Send to

Choose Destination
See comment in PubMed Commons below
Nutr Metab (Lond). 2011 Jul 25;8(1):52. doi: 10.1186/1743-7075-8-52.

Rapeseed and milk protein exhibit a similar overall nutritional value but marked difference in postprandial regional nitrogen utilization in rats.

Author information

  • 1INRA, CNRH-IdF, UMR914 Nutrition Physiology and Ingestive Behavior, F-75005 Paris, France.



Rapeseed is an emerging and promising source of dietary protein for human nutrition and health. We previously found that rapeseed protein displayed atypical nutritional properties in humans, characterized by low bioavailability and a high postprandial biological value. The objective of the present study was to investigate the metabolic fate of rapeseed protein isolate (RPI) and its effect on protein fractional synthesis rates (FSR) in various tissues when compared to a milk protein isolate (MPI).


Rats (n = 48) were given a RPI or MPI meal, either for the first time or after 2-week adaptation to a MPI or RPI-based diet. They were divided in two groups for measuring the fed-state tissue FSR 2 h after the meal (using a flooding dose of 13C-valine) and the dietary N postprandial distribution at 5 h (using 15N-labeled meals).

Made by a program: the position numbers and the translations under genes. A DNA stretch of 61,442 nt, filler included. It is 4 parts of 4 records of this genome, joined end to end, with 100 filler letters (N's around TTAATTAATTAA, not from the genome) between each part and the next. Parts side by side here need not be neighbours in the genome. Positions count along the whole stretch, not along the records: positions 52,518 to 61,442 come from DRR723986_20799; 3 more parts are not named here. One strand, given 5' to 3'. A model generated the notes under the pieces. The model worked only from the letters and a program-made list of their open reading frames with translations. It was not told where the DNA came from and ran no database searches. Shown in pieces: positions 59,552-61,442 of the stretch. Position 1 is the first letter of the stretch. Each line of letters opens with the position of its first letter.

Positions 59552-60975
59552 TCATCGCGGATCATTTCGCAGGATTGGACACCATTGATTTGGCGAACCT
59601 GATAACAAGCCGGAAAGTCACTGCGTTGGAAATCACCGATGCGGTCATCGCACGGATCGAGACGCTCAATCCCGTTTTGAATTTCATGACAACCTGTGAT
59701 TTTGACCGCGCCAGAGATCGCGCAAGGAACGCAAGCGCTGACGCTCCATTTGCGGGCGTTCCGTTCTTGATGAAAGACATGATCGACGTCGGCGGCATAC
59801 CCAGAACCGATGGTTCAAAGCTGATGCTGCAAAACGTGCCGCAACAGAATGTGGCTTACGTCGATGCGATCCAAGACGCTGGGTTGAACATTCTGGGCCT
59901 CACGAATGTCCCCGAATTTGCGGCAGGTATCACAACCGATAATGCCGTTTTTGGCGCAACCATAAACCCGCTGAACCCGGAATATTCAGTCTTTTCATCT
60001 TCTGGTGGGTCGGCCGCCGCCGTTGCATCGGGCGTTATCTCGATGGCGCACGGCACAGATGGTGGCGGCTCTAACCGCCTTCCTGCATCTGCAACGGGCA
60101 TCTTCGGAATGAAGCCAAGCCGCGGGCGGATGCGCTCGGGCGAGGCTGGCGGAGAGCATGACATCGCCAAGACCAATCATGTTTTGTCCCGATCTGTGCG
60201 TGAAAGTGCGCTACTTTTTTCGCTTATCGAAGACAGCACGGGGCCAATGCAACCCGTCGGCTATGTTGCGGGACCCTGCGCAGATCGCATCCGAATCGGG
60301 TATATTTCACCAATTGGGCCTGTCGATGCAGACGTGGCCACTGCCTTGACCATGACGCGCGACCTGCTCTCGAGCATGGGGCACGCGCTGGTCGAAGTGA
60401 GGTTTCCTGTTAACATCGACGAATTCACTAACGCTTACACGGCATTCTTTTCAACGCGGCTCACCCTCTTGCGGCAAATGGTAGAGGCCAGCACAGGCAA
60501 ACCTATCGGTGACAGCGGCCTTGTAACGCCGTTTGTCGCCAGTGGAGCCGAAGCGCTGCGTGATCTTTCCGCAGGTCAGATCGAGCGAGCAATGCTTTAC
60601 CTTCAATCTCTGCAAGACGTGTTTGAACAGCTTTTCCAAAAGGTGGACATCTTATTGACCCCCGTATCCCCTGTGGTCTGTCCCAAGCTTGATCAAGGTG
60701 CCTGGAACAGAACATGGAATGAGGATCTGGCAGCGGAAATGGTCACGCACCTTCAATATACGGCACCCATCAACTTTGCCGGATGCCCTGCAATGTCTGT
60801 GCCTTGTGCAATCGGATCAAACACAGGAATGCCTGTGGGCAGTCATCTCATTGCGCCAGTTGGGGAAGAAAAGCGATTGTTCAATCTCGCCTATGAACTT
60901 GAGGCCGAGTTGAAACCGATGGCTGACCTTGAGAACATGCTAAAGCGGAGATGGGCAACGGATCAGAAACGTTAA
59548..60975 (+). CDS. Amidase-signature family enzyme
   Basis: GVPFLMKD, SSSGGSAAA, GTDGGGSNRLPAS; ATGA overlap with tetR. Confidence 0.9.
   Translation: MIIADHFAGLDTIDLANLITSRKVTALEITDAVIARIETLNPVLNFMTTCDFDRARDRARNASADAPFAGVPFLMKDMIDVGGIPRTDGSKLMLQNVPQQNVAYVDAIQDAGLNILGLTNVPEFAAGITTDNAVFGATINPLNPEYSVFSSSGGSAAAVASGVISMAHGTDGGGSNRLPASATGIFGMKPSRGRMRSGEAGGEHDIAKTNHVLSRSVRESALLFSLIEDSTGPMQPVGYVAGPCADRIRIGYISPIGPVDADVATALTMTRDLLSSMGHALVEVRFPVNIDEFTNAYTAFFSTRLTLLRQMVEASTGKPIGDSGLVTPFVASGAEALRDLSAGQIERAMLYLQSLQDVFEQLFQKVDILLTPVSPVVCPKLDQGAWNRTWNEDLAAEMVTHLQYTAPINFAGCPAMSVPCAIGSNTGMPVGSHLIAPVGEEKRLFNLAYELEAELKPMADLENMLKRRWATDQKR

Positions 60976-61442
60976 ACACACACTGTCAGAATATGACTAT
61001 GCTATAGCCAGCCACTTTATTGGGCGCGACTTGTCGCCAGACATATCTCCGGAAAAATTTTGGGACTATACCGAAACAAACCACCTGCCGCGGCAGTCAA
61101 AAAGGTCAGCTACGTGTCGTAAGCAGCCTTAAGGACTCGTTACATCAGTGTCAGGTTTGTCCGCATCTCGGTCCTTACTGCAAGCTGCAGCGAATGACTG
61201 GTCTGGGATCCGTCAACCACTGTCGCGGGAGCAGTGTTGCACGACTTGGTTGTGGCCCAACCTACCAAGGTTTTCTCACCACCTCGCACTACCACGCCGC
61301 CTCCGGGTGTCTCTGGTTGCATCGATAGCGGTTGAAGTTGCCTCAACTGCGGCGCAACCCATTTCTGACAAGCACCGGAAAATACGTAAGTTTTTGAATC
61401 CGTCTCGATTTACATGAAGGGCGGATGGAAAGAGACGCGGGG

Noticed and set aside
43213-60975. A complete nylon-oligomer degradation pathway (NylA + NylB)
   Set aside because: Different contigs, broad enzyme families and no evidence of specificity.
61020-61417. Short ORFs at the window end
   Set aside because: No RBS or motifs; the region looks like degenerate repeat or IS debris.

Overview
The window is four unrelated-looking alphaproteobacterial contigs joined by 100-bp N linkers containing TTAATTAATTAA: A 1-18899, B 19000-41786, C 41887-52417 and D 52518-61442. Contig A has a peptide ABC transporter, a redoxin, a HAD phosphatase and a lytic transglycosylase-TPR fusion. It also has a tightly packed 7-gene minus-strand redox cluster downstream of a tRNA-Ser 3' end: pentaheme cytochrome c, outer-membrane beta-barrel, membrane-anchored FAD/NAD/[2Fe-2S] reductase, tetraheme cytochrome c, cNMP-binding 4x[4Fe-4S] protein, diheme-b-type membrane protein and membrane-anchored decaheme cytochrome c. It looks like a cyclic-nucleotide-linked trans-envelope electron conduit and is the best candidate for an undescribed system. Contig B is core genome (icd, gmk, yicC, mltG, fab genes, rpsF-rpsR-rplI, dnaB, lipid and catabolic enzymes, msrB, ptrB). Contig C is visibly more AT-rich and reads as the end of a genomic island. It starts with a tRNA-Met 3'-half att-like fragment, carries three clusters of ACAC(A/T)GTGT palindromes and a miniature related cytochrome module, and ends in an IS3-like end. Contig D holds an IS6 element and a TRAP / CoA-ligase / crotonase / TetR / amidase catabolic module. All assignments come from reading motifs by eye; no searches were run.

RPI and MPI led to similar FSR and dietary nitrogen (N) losses (ileal and deamination losses of 4% and 12% of the meal, respectively). By contrast, the dietary N incorporation was significantly higher in the intestinal mucosa and liver (+36% and +16%, respectively) and lower in skin (-24%) after RPI than MPI.


Although RPI and MPI led to the same overall level of postprandial dietary N retention in rats (in line with our findings in humans), this global response conceals marked qualitative differences at the tissue level regarding dietary N accretion. The fact that FSR did not however differed between groups suggest a differential modulation of proteolysis after RPI or MPI ingestion, or other mechanisms that warrant further study.

PubMed Commons home

PubMed Commons

How to join PubMed Commons

    Supplemental Content

    Full text links

    Icon for BioMed Central Icon for PubMed Central
    Loading ...
    Support Center